Wearable tech has come a long way since the calculator digital watch of the 1970s. Today, you can choose fro hundreds of wearable devices, each designed to measure and alert you to something important to you. The Upright Go 2 is a small wearable device that keeps an eye on your posture and alerts you when you start to slouch in your seat.
There was a time when a second monitor was a huge luxury and a pain to use. But those days are behind us. The Ananta 17.3-inch Touchscreen Portable Monitor delivers plenty of connectivity options and doesn’t even need an external power supply if you’re using it over USB-C. But can it replace a tractional monitor? Or is there a little more than meets the eye here?
Some months ago, audio company Sonos made a very unpopular announcement. The company declared that it would be changing support for a number of older products. This caused great consternation as the company had said, many times on the public record, that because of the way the products were made, new features could be retrofitted to older equipment. This is because almost every component within a Sonos speaker is under software control.
After a huge amount of backlash from its customer community, Sonos backtracked and drew a line in the sand, declaring older products, made before May 2020, part of an ‘S1’ environment and anything newer is part of ‘S2’.
Over the last three or four years, home automation has become a really big deal. Much of the coverage you read talks abut the “smart home” – a house where various appliances such as lighting, window coverings and heating and cooling are controlled using a variety of sensors and apps. But the reality of creating a smart home is far harder than many people realise. Not all devices will interoperate because there’s turf war in progress. Amazon, Apple and Google have all established their own standards for managing the integration of different components. But there may be a way to get the different warring factions to play together. It’s called Homebridge.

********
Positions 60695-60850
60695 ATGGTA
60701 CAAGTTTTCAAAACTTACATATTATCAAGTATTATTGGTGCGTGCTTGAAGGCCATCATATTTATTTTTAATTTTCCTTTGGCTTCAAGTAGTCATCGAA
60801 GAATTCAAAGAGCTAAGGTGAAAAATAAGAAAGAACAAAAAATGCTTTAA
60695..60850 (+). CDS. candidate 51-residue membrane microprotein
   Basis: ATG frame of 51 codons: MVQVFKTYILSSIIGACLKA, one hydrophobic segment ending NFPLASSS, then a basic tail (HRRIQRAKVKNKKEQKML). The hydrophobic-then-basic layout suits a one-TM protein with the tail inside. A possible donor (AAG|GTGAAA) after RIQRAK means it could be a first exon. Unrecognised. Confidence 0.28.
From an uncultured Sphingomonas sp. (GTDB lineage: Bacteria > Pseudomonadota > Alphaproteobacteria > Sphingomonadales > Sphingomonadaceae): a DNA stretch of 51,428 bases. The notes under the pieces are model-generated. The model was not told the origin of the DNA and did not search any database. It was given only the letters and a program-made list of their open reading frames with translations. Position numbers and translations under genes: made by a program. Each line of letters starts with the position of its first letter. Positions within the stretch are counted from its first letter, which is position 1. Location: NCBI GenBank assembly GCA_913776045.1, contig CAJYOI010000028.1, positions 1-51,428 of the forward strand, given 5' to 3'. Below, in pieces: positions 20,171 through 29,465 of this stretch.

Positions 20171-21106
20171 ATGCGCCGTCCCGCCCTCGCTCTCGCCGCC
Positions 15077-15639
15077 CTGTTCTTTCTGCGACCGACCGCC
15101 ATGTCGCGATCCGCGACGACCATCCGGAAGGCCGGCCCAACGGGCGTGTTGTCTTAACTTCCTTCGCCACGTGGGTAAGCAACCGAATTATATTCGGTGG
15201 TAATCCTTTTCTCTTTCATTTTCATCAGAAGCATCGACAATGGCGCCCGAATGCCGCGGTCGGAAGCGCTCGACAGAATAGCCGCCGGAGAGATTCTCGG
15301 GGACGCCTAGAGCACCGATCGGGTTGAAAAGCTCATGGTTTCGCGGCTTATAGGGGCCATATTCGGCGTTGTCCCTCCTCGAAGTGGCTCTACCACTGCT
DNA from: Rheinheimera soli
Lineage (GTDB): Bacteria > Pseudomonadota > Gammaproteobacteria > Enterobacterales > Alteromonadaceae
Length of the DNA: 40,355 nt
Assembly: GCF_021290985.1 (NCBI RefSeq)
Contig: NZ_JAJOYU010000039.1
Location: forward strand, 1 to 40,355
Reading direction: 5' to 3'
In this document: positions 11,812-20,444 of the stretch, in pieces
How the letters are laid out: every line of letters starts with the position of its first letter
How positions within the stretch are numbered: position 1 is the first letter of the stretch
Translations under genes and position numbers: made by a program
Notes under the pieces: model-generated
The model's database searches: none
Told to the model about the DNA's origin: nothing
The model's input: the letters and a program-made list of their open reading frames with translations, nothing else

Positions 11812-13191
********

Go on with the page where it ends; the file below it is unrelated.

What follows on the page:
Over the last few weeks, I’ve had a chance to rearrange my office and set up a reading nook to create a productivity and relaxation haven. But I can’t help injecting a little bit of tech into all that so I’ve also used this as an opportunity to create a microcosm of a smart home in this one room. That lets me play with some neat gear without disturbing the rest of the home. Here’s what I’m using and the lessons I’m learning.
As a journalist, I need to keep track of a lot of things. I have interviews to record and makes notes about, story plans to create, and a bunch of other tasks that don’t conveniently fit into one particular tool. Added to this is that I like using technology and that I hate using paper. I’ve had an iPad Pro for a while now – the smaller one with the 10.5-inch display rather the laptop-esque 12.9-inch model. I’ve also got one of Apple’s Smart Keyboards and the Apple Pencil. So, I had all the hardware I needed but not the software – until now. Notability has filled the void and is an essential ingredient in my productivity recipe.
Yesterday, I posted a summary of the ins and outs of RSS and why journalists need to be across this important, time saving technology. I mentioned in that post that one way to access your RSS feeds was to use a special piece of software called an RSS reader or aggregator. If you’re an iPad
Evernote is one of the most used apps on my iPad and Macs. Used on any one device it’s a great piece of software but its cloud backend, allowing notes to be synced between devices with no effort, makes it a great way to work in both the office and when on the road. Here
A few years ago, when I first started freelancing, I needed to get some basic accounting software so that could raise invoices and track payments. My needs were modest as freelancing was a sideline to a fulltime job. But when I decided to become 100% self employed earlier this year, it was time to look